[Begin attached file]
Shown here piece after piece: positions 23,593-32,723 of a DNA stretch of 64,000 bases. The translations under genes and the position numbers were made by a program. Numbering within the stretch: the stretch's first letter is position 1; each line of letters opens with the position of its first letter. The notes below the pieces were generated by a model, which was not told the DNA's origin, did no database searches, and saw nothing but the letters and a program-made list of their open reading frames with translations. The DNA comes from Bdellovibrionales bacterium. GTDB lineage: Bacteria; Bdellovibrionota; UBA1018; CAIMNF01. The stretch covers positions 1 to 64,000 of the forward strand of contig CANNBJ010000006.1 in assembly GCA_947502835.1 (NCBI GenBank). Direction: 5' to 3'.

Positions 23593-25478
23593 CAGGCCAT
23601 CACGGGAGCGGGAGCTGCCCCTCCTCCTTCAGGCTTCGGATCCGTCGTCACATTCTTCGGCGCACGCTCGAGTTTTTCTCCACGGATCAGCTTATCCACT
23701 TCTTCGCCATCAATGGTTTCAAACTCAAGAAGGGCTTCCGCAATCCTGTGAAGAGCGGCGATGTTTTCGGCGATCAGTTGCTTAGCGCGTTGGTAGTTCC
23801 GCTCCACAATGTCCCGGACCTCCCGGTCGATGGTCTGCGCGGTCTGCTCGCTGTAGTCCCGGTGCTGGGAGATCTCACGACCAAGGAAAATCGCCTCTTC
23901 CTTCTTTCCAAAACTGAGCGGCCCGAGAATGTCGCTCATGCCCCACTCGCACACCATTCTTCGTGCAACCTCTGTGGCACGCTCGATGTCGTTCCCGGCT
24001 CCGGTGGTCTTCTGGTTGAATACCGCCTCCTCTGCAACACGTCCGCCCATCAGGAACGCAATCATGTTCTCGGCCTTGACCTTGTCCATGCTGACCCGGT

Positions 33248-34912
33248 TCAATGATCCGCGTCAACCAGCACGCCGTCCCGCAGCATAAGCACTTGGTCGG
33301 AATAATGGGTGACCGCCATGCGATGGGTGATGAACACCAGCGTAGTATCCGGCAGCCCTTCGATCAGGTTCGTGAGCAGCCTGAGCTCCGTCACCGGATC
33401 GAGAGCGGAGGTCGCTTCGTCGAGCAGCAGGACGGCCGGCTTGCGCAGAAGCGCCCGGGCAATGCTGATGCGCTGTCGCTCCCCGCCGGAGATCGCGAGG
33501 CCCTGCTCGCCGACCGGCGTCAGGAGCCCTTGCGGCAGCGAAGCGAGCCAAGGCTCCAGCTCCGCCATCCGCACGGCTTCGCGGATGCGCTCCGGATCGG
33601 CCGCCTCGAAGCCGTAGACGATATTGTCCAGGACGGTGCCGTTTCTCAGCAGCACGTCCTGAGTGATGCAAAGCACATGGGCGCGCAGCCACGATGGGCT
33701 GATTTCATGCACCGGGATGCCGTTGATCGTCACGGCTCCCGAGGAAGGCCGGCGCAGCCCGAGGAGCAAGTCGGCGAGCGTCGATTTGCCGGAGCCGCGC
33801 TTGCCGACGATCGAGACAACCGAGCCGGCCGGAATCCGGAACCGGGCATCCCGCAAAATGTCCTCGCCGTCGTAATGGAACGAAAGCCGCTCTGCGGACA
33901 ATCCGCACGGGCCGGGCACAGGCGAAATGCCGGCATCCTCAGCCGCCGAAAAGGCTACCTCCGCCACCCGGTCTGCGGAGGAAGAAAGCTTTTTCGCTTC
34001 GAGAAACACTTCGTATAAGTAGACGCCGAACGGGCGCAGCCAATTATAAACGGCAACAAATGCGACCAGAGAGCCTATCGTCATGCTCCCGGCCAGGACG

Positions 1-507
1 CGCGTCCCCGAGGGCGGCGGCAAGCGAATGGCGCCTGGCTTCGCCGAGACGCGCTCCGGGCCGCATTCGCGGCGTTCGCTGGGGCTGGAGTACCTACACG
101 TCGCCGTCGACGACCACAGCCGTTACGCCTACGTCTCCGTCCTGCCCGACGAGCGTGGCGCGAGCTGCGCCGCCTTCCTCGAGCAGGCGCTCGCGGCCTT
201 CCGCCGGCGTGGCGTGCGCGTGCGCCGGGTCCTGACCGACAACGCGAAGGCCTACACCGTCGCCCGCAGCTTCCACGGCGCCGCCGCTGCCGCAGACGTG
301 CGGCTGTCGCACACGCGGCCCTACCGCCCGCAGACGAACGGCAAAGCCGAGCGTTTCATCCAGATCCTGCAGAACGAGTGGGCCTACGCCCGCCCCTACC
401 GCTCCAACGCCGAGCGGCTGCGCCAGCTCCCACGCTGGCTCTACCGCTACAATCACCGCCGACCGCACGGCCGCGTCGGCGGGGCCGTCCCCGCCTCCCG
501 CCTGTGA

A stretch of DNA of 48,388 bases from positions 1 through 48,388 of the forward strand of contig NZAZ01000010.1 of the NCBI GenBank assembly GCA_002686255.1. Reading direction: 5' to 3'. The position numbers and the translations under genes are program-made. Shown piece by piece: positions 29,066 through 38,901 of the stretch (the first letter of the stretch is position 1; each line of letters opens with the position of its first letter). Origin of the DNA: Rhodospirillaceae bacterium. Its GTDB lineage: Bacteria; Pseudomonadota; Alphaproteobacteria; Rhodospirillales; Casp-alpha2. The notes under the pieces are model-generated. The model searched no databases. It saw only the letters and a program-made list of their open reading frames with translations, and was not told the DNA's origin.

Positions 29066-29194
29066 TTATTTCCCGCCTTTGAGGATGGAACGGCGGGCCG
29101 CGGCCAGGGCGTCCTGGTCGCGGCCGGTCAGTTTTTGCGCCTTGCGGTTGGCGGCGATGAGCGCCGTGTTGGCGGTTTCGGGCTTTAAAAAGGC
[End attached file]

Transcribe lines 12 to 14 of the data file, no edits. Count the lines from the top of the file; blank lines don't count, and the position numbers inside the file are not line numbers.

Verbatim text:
33401 GAGAGCGGAGGTCGCTTCGTCGAGCAGCAGGACGGCCGGCTTGCGCAGAAGCGCCCGGGCAATGCTGATGCGCTGTCGCTCCCCGCCGGAGATCGCGAGG
33501 CCCTGCTCGCCGACCGGCGTCAGGAGCCCTTGCGGCAGCGAAGCGAGCCAAGGCTCCAGCTCCGCCATCCGCACGGCTTCGCGGATGCGCTCCGGATCGG
33601 CCGCCTCGAAGCCGTAGACGATATTGTCCAGGACGGTGCCGTTTCTCAGCAGCACGTCCTGAGTGATGCAAAGCACATGGGCGCGCAGCCACGATGGGCT